Numerical techniques are required if more complex geometries are to be modelled. The natural choice for representing the inhomogeneous distribution of optical properties in an arbitrary geometry is the finite element method (FEM) which was first introduced into optical tomography by Arridge et al. (1993). The method is explained in detail by Arridge and Schweiger (1995), Arridge (1999) and Arridge et al. (2000). FEM has become the method of choice for modelling complex inhomogeneous domains in optical imaging (Bluestone et al. 2001, Dehghani et al. 2003b), although the finite difference method (FDM) (Culver et al. 2003a, Hielscher et al. 2004), finite volume method (FVM) (Ren et al. 2004) and boundary element method (BEM) (Ripoll and Ntziachristos 2003, Heino et al. 2003) have been used in more specialised applications.

The finite element method requires that the reconstruction domain be divided into a finite element mesh. In principle, this is a completely general technique which can be applied to any geometry. In practise, however, it is difficult to create a finite element mesh of irregular objects with complex internal structure, and the development of robust, efficient 3D meshing techniques is still the subject of active research. A particular challenge is meshing the head, while respecting the convoluted internal boundaries of the scalp, skull, cerebrospinal fluid (CSF), grey matter and white matter derived from a segmented MRI image. Inclusion of such anatomical details has been shown to improve the quality of reconstructed images in EIT (Bagshaw et al. 2003), although generating the 3D finite element mesh was difficult and time-consuming (Bayford et al. 2001, Lionheart 2004). The use of realistic finite element meshes in optical imaging has progressed from 2D models of internal structure taken from segmented MR images of the head and breast (Schweiger and Arridge 1999, Brooksby et al. 2003), through 3D finite element meshes with complex surface shape but no internal structure (Bluestone et al. 2001, Gibson et al. 2003, Dehghani et al. 2004), to a recent report by (Schweiger et al. 2003) of simulations from 3D finite element meshes of the breast and head with anatomically realistic internal structure. A further complication is the consideration that optimal computational efficiency requires a finite element mesh which can represent the internal field adequately whilst using the smallest possible number of elements. One approach is to adaptively refine the mesh, placing more elements where the field changes most rapidly (Molinari et al. 2002, Joshi et al. 2004). Another approach, which is suited to modelling a segmented volume taken from MRI, is to resample the pixels in the MRI image onto a regular grid which can then be solved with FDM (Barnett et al. 2003)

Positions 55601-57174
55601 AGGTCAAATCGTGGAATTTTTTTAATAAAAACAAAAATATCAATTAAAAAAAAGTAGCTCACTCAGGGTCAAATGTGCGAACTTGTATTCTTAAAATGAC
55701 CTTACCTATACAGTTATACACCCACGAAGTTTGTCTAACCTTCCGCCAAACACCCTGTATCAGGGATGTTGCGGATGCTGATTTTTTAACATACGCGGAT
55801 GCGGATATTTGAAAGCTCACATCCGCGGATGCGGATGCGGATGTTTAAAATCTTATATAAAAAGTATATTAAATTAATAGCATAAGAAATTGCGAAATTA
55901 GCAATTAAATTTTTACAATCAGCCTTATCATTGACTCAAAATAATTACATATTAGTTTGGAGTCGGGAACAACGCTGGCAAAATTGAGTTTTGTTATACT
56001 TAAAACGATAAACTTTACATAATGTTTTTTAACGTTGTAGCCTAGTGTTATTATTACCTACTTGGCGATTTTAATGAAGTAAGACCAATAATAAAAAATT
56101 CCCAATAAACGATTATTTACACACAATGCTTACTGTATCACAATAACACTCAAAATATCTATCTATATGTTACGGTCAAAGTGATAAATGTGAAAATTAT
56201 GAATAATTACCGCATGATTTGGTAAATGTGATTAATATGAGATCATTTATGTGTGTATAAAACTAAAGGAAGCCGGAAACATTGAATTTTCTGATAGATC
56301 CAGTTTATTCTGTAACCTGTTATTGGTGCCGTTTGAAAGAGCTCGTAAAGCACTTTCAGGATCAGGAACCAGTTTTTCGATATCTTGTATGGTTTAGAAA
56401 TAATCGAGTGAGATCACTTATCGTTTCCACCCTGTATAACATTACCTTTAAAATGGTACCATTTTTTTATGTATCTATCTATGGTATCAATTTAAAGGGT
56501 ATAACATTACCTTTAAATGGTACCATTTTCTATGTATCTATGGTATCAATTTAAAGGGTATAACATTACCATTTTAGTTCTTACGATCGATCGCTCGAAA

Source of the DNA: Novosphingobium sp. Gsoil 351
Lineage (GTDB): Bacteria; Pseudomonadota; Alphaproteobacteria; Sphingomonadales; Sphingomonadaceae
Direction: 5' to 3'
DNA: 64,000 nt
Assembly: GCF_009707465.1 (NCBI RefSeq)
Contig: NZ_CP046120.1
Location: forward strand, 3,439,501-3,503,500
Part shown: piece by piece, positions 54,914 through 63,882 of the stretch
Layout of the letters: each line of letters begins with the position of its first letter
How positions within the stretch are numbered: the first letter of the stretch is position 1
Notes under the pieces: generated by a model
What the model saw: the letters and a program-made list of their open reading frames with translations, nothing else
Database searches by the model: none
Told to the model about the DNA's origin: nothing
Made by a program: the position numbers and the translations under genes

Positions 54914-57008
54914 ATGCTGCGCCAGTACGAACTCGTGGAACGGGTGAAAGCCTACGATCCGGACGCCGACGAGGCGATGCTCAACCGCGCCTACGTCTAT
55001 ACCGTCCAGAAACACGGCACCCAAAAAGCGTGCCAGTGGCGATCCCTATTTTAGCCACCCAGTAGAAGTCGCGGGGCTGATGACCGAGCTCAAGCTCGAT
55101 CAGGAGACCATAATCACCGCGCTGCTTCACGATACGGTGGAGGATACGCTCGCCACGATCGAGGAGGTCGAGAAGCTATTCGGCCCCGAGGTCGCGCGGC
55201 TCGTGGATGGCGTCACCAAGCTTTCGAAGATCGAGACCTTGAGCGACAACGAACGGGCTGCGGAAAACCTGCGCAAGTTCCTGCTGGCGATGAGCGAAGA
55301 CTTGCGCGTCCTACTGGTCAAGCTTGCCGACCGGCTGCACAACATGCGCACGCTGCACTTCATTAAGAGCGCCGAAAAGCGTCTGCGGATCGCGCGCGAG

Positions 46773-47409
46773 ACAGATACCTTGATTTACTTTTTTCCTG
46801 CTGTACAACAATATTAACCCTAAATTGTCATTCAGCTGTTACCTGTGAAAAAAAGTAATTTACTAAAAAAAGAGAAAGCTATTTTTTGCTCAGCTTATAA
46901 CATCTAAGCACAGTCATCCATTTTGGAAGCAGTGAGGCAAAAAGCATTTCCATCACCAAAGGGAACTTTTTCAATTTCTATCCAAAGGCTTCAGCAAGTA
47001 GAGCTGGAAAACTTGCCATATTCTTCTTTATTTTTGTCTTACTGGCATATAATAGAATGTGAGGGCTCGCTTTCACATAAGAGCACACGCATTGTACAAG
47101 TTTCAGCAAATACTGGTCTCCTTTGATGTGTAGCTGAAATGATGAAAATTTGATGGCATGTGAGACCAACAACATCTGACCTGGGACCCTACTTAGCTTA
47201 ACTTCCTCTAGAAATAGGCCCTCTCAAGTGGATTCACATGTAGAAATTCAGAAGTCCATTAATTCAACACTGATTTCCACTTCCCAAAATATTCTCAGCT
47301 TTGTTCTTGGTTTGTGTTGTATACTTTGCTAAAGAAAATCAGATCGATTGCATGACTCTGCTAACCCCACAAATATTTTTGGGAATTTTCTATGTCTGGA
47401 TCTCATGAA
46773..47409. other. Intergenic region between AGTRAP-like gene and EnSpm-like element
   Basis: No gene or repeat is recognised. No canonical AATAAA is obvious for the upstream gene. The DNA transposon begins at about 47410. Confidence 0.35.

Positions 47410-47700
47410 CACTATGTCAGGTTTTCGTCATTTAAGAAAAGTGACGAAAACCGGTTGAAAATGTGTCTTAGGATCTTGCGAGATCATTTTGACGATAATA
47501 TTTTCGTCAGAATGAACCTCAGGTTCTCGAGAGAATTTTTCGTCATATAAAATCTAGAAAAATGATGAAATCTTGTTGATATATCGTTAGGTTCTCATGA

Use of prior information

Perhaps the most significant recent trend in optical imaging has been the inclusion of prior anatomical information into the forward problem, most commonly in the form of an anatomical MRI image. Prior information was first used in optical tomography reconstruction by Pogue and Paulsen (1998), and by Schweiger and Arridge (1999). The latter used a more sophisticated reconstruction procedure, which began by building a finite element mesh with four regions segmented from an MR image. They smoothed the model to account for gradual transitions between regions and generated simulated data, to which noise was added. They then used a two-step reconstruction process in which the optical properties of the regions were reconstructed first, followed by a full reconstruction onto the finite element mesh basis. The use of prior anatomical information was shown to improve the image quality in all cases. Ideally, the anatomical prior and the optical image should be acquired simultaneously so the two images are correctly registered. This impacts on the design of the image acquisition system and the experimental procedure and so these approaches are reviewed in the appropriate section on clinical applications below.

Non-diffusive regions